• Whether it be a development team that is helping bring in funds or a communications team that helps elevate issues, every organization has valuable resources. Being able to leverage existing partners are also a key asset.
    2. Do your homework
      • History plays an important role in both approaching communities in a respectful manner and when strategically planning how you could potentially leverage your resources for the benefit of frontline communities.
    3. Expand your mind
      • Understanding globalization and its impacts on local economies, systematic oppression and its direct and indirect effects, unconscious biases and prejudice, etc. all come into play when dissecting problems and finding optimal solutions.
    4. Where there is a will, there is a way
      • Moving away from we don’t do that, to how can we do that is an important mindset. Organizations are often times hesitant to move forward without a set plan, but trial-and-error is okay. There is no one solution to an issue and it’s important to be flexible.
    5. Trust takes a long time
      • It’s important to respect the historical atrocities communities faced and continue to face. Long-term relationships take time and intentionality, but will be extremely fruitful if we want to continue pushing forward environmental and conservation initiatives.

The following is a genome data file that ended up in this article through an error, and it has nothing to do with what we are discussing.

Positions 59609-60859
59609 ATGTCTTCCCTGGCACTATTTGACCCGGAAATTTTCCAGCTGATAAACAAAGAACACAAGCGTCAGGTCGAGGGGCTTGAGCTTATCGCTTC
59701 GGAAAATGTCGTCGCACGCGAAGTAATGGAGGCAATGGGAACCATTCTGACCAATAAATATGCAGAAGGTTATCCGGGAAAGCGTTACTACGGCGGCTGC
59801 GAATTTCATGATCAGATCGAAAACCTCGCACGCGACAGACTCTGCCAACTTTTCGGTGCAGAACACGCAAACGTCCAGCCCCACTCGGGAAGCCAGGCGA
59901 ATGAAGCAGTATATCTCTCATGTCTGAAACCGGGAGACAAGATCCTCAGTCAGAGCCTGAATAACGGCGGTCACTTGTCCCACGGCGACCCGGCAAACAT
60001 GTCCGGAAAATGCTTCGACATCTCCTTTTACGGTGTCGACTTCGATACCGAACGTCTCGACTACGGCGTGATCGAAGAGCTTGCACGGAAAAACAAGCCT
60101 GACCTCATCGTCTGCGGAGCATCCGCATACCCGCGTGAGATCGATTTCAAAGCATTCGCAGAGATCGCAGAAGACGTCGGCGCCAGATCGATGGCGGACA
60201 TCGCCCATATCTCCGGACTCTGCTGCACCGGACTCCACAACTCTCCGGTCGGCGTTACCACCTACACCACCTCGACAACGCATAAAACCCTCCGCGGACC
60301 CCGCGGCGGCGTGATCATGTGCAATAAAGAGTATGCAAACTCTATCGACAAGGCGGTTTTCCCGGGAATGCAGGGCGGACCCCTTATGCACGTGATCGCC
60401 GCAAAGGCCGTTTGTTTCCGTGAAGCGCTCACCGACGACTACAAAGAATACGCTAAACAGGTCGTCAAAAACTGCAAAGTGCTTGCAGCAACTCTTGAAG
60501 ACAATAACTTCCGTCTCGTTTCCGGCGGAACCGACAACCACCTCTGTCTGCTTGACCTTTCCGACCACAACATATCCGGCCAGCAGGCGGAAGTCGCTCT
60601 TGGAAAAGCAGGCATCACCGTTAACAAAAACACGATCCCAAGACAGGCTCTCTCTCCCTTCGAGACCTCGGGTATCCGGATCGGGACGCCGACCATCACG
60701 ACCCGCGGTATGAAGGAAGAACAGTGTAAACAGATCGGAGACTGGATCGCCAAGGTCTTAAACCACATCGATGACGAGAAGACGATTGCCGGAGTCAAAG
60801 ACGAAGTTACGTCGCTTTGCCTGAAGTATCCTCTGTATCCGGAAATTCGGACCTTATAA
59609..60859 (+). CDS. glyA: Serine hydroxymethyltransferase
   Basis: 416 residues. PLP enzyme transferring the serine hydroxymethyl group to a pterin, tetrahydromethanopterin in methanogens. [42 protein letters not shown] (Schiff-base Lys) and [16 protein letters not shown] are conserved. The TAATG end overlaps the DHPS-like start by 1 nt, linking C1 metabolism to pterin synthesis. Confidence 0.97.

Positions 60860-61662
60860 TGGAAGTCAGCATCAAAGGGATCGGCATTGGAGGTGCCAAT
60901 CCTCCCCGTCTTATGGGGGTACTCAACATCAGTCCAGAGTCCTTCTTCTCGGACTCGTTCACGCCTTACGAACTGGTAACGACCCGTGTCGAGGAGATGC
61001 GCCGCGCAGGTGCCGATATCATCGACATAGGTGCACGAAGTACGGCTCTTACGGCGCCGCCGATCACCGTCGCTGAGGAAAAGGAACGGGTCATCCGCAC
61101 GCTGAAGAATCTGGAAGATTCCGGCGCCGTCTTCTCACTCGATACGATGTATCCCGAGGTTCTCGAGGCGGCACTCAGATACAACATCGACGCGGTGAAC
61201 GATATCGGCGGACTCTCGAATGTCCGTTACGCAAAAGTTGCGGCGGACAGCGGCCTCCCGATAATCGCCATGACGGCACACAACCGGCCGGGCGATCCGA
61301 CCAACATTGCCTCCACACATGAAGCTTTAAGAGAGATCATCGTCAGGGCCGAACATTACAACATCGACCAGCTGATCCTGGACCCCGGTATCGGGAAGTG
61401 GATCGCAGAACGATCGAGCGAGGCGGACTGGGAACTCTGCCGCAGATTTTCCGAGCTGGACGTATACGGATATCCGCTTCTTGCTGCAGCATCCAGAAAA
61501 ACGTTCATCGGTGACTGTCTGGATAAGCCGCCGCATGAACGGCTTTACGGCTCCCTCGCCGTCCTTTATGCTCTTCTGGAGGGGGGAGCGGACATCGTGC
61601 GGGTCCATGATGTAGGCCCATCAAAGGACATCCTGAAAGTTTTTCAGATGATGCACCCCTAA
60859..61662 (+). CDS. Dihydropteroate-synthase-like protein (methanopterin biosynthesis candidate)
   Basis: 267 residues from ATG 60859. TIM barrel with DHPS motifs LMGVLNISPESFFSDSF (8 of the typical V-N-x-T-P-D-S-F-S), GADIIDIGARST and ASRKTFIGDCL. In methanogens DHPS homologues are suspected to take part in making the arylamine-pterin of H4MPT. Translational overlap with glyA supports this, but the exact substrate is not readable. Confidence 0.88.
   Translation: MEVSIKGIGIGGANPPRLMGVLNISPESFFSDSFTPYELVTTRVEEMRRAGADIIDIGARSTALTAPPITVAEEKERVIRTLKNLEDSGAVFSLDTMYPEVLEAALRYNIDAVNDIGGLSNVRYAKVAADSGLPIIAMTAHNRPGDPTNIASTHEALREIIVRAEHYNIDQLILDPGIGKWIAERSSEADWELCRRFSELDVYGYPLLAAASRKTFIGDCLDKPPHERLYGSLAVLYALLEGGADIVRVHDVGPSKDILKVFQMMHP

All of these important factors are possible and can be observed in the Calumet Connect, a cross-collaborative effort among communities groups, municipal departments, academic institutions, and environmental organizations such as the Alliance for the Great Lakes. Calumet Connect seeks to improve business development, outdoor recreation, and public health in addition to promoting local arts and culture in Southeast Chicago. The objective of the collaboration is to ensure community voices are developed so they can shape the City of Chicago’s streetscape design for Commercial Avenue and planning process for the Calumet River industrial corridor. All important factors that help our ecosystems, but will simultaneously provide an opportunity for wins along the way that positively impact the surrounding communities.

    Throughout my time at the Alliance for the Great Lakes, I have witnessed what intentional planning, leveraging of resources, and willingness to shift gears for the benefit of people can potentially achieve. As Calumet Connect embarks on their first year, I look forward to hearing about all the great things that evolve throughout this groundbreaking and long-term effort.

    Rebeca Villegas is a dual degree student pursuing a Master of Science and a Master of Urban and Regional Planning at the University of Michigan. She is passionate about environmental justice and planning efforts that have the ability to build resiliency among frontline communities in the midst of climate change. Through the Environmental Fellows Program, Rebeca served as the Clean Water Access Affiliate at Alliance for the Great Lakes in Chicago, Illinois thanks to the generous support of the Charles Stewart Mott Foundation.